Want to sell your fiction? I receive questions about fiction sales a couple of times a week—often from baby authors, who haven’t yet started writing.
These embryo authors want guarantees that their writing will sell, before they invest time and energy. Sadly, writing comes first.
Please, write consistently, and effortlessly. If you’re forcing yourself to write, it will always be a struggle, and sooner or later, you’ll give up.
Luckily, writing can be easy, and so can sales, if you’ll stop worrying, and use your creativity and imagination.
To sell your fiction, write the easy way: avoid forcing yourself
Writers and authors who think “writing is hard” are flogging a dead horse. That is, they’re calling on their logical self to create. Your logical self can’t do that, only your creative self can.
Develop the habit of free writing. From The Tao Of Writing: Imagine. Create. Flow, by Ralph L Wahlstrom:
Free writing is as close to magic as anything you are likely to experience in writing. It can give you story ideas, article topics, and more; through it, you may be able to break through writing logjams by appealing to your inner voice.
If you’re unfamiliar with free writing, try Julia Cameron’s Morning Pages.
These tips have worked for many writers.
1. Drop expectations: just write
To write fiction you need to write. Readers will read your novel in a few hours, but you write your novel word by word. Those words build into paragraphs, then into scenes and chapters.
Important: you’re writing at a micro level, word by word. It’s easy to make judgments about your writing which are wrong because you’re too close to it. You can’t read as a reader does.
Do your best and tell your story as well as you can. No one’s asking you to be Hemingway. Fears of success and failure get in the way: entertain yourself, and you’ll entertain readers.
2. Not ready to write? No one is. Start anyway
Funny story. This morning, I completed a novel after procrastinating on the final scene for three days. Yes, I know better, but I procrastinated anyway.
I started the scene, didn’t like it, and… stopped. (Sigh…)
After three days I managed to convince myself that it was just a SCENE, and I’ll change it in revision and editing anyway.
We’re always our own worst enemy; writing can be a battle with yourself.
3. Wondering “what will people think?” Stop. Use your imagination to help you to write, instead
You’re a fiction author, so you have a good imagination. That imagination can be a double-edged sword. Control it.
Most people won’t think anything about anything you write, because most people would rather gouge out an eyeball with a rusty spoon than read your novel.
The people who do read it, if they’re friends, will be kind. They’ll lie to spare your feelings if they must. The people who aren’t your friends definitely won’t read it, and they’ll lie about that.
So use your imagination constructively. Focus on telling a great story for the people who love to read the genre/ genres that you write; entertain them, and you’ve done everything you need to do.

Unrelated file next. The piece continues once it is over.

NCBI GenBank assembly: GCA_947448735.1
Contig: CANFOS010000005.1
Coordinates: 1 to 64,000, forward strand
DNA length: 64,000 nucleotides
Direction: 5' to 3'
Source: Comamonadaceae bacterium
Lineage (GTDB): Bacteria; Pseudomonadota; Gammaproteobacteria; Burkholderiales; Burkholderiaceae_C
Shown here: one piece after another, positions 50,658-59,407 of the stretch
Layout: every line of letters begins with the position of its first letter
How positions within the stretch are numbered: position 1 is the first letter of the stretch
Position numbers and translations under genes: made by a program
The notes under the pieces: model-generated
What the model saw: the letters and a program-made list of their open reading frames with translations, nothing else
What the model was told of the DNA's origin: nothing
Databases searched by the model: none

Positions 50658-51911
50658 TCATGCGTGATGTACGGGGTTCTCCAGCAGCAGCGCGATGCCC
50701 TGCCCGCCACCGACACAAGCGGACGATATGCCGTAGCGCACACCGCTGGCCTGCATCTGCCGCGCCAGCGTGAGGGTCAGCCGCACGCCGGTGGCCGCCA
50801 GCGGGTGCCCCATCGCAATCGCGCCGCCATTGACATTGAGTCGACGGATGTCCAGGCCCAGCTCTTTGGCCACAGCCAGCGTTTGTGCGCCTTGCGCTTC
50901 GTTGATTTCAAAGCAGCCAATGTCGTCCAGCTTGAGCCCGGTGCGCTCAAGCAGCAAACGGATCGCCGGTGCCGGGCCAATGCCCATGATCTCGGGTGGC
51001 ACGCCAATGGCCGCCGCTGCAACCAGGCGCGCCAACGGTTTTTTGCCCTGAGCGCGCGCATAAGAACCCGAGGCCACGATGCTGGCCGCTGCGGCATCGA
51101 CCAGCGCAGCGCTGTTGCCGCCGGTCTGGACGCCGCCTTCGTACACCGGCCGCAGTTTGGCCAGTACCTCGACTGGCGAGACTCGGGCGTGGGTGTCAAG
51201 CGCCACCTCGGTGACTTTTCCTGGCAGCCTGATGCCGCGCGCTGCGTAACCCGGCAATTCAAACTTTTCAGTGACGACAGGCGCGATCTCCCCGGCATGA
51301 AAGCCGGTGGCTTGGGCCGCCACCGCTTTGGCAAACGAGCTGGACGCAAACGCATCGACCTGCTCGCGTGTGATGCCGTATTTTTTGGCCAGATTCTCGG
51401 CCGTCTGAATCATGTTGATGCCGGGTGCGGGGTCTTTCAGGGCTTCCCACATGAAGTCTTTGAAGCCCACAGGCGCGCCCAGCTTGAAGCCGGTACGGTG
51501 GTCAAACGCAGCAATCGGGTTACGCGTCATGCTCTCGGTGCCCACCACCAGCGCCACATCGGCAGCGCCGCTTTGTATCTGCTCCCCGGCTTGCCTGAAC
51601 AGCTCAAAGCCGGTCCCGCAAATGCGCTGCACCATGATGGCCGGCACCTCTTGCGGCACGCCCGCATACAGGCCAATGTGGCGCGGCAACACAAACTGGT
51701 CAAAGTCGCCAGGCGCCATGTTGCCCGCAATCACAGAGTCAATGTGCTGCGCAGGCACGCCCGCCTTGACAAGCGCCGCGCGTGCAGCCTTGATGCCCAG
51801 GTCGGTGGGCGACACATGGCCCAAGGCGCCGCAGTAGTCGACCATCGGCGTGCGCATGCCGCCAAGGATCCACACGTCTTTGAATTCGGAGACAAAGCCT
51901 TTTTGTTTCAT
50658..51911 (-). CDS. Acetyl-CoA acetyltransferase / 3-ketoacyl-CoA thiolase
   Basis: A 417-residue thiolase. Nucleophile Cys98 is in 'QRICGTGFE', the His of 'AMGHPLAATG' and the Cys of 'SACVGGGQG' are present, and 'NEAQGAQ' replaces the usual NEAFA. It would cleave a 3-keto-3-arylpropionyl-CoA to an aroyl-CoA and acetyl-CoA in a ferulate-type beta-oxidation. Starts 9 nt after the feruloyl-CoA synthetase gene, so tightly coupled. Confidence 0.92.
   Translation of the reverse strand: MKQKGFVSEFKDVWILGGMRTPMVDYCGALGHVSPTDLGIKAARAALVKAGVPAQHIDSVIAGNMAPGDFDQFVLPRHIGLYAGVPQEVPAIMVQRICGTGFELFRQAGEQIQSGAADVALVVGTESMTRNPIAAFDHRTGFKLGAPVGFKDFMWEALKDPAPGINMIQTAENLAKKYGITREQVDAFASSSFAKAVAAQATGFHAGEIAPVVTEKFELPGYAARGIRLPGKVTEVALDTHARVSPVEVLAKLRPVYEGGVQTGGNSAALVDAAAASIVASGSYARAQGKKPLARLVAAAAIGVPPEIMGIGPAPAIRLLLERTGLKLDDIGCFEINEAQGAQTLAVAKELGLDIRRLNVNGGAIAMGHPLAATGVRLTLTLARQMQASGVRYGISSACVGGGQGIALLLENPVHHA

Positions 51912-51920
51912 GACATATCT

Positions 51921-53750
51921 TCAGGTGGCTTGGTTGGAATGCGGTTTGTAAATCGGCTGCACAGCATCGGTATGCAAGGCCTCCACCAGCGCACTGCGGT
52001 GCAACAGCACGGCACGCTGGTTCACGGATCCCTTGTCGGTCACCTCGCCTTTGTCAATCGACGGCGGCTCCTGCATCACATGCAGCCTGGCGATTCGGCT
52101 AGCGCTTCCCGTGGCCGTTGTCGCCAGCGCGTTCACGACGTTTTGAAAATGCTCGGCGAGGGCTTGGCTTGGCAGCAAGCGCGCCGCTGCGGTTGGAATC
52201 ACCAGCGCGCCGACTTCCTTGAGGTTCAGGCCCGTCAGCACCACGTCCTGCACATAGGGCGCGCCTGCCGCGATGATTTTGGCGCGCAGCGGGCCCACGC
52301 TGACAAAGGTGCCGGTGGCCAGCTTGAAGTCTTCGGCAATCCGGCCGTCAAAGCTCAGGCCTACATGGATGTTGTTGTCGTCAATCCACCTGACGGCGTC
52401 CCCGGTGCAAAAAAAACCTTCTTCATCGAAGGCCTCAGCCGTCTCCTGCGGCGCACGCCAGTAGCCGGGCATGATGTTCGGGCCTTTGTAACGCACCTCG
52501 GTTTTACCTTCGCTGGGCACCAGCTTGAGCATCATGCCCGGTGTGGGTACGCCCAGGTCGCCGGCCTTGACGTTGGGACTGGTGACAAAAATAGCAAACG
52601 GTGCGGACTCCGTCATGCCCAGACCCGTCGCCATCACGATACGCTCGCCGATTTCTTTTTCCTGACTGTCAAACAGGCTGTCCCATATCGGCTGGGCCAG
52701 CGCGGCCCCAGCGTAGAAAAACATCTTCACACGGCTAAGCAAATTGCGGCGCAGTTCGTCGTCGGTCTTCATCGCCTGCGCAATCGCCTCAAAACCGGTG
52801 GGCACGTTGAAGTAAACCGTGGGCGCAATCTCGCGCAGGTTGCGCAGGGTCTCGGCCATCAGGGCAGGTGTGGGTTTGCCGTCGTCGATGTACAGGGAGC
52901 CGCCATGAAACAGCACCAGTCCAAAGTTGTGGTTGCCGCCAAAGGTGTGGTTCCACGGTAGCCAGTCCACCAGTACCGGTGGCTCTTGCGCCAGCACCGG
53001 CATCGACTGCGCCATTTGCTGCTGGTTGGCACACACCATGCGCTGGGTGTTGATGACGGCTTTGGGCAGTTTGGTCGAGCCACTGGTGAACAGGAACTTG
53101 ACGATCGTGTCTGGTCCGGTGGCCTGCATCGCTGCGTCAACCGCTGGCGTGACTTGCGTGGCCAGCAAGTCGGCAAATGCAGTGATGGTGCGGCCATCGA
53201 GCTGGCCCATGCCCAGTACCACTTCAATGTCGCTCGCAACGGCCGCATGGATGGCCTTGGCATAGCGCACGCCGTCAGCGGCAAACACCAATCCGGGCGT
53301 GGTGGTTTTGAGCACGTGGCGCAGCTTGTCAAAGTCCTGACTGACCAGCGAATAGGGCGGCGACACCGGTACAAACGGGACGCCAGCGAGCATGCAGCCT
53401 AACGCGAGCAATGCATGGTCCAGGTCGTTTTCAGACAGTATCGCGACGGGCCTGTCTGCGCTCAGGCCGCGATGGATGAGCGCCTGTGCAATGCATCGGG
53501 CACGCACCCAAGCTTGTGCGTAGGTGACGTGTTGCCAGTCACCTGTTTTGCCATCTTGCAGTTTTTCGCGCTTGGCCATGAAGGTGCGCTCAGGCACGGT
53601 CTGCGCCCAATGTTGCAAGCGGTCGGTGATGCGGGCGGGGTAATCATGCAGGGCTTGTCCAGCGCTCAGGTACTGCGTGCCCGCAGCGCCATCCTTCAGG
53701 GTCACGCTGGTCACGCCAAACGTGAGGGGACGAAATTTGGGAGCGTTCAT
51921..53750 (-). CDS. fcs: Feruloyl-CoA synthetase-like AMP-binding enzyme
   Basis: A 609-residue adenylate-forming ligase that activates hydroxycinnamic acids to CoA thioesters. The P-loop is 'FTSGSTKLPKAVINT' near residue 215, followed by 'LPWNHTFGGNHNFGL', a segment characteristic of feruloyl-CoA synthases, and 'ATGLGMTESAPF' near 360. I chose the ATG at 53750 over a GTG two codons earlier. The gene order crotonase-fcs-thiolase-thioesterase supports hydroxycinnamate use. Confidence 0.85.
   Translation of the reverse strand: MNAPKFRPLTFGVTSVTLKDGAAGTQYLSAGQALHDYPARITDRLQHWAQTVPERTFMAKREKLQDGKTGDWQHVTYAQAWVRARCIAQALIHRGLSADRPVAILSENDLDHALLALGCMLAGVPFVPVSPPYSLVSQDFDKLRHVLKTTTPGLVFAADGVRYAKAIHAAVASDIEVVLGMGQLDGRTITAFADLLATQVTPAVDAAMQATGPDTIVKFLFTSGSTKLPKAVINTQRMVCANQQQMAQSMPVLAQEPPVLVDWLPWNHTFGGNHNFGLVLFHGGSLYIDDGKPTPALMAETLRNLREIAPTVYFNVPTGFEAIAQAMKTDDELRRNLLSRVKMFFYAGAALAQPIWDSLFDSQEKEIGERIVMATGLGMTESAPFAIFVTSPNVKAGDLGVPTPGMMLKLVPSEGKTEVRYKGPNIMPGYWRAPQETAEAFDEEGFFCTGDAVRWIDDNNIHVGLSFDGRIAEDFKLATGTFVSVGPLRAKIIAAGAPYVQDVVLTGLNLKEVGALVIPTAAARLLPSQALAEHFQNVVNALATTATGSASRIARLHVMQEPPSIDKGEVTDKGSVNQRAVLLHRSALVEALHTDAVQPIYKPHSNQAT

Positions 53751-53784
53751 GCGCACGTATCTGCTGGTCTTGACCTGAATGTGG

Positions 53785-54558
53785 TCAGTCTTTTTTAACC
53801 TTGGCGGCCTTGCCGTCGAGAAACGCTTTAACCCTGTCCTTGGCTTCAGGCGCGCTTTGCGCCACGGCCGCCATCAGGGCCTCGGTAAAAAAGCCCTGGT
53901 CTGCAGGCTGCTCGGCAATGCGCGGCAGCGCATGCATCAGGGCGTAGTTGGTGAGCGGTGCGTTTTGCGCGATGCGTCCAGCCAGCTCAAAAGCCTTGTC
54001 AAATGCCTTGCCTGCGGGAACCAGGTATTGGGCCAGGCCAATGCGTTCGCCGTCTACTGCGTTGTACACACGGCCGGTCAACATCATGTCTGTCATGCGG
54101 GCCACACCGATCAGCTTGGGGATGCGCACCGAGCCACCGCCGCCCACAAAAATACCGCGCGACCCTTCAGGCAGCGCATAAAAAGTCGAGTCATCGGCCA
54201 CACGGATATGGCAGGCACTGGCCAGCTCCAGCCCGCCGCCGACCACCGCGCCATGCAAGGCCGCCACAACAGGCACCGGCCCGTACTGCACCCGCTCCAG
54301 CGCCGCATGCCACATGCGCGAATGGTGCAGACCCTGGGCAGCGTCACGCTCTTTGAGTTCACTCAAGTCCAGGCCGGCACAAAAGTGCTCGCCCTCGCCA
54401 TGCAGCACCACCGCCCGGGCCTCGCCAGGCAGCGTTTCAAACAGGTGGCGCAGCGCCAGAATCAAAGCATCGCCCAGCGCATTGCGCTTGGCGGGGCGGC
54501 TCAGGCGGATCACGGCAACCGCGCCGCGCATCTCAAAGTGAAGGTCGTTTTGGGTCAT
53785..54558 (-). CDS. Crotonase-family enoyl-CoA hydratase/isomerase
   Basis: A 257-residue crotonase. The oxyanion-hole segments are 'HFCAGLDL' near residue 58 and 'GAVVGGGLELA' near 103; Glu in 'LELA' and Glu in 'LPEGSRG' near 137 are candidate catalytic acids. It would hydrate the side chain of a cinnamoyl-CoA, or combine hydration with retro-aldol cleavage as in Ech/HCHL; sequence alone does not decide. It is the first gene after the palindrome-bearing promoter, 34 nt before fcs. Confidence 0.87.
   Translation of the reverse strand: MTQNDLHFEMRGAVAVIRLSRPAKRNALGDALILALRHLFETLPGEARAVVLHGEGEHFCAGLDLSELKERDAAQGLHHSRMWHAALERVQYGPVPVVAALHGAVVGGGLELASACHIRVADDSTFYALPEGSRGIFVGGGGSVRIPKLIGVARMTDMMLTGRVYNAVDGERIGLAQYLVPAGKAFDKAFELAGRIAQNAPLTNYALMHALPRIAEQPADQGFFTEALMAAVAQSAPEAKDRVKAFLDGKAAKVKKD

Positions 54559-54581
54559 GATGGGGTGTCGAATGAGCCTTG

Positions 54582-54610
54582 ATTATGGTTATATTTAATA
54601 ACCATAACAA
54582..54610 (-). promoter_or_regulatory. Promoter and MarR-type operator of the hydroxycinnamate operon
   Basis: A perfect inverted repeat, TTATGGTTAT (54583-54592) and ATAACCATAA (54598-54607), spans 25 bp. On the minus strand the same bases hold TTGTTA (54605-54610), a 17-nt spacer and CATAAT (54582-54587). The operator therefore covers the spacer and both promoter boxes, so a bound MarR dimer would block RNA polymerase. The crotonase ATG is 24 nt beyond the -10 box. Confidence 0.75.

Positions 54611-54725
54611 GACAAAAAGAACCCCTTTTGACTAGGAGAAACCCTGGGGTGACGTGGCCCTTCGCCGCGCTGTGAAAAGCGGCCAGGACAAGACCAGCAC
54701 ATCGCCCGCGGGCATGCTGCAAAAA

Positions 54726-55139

4. Prime the “writing” pump to overcome inertia
Can’t get started writing? On the days that the words flow like molasses, tell yourself that to sell your fiction, you must write something.
- Free writing;
- Mind maps;
- Writing an email message about your novel (don’t send it anywhere…);
- Asking yourself questions;
5. Get readers first, then sell your fiction
Want to sell your fiction?
Get readers first, by publishing your fiction, or snippets of fiction, to give readers a taste of what you write. If you have a blog, publish a short story. Alternatively, publish it on sites like Medium, HubPages, or Wattpad.
If there’s no response, persist. An endless tide of words swamps the online world; it’s hard to get readers, no matter what you’re writing.
6. Got readers? Now you’re ready
Please, start small. Begin by writing and selling short fiction. There’s a reason: call it building a platform, or market research, or anything you like. When you write shorties, you get feedback. (If there’s no feedback, that tells you something too.)
In addition to publishing your shorties (on Medium, or for sale on Amazon, or wherever) you need to keep writing.
Everything comes back to writing.
The super-simple way to sell your fiction
Here you go.
- Write, and keep writing, no matter what. If you hate it, that’s OK. You’ll get over it.
- Publish. Firstly, to get readers—even if it’s only five readers. That will grow. Next, publish to sell. No sales? Keep writing and publishing.
No time to write fiction? Bestselling author Irving Wallace wrote The Sunday Gentleman, about Sundays, the one day of the week he could write whatever he wanted to write. The title comes from the “Sunday gentlemen” of history, those men who were locked in debtors’ prison, and released to freedom on one day of the week: Sunday, the Lord’s Day.
You can become a Sunday writer too, if that’s all the time you have.
Onward: keep writing. Sooner or later (and probably sooner than you imagine), you’ll sell your fiction.
If you write fiction, you may not know this secret…Did you know that short story of 5,000 words can make more money than a 60,000 word novel?
Check out Your Short Fiction Formula: The Easiest-Ever Writing Process (Workshop) to discover a process which makes writing short stories easy and FUN.
If you’re self-publishing, you may be aware that savvy authors use short fiction (short stories and novellas) to generate sales and income quickly.Explore Your Short Fiction Formula: The Easiest-Ever Writing Process now. You’ll be glad you did.
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Copywriter and marketing pro Angela Booth maintains a busy copywriting and ghostwriting practice. Fascinated by online marketing, she wrote one of the first business books for internet marketing, published by Allen & Unwin. She’s been an enthusiastic blogger since the late 1990s.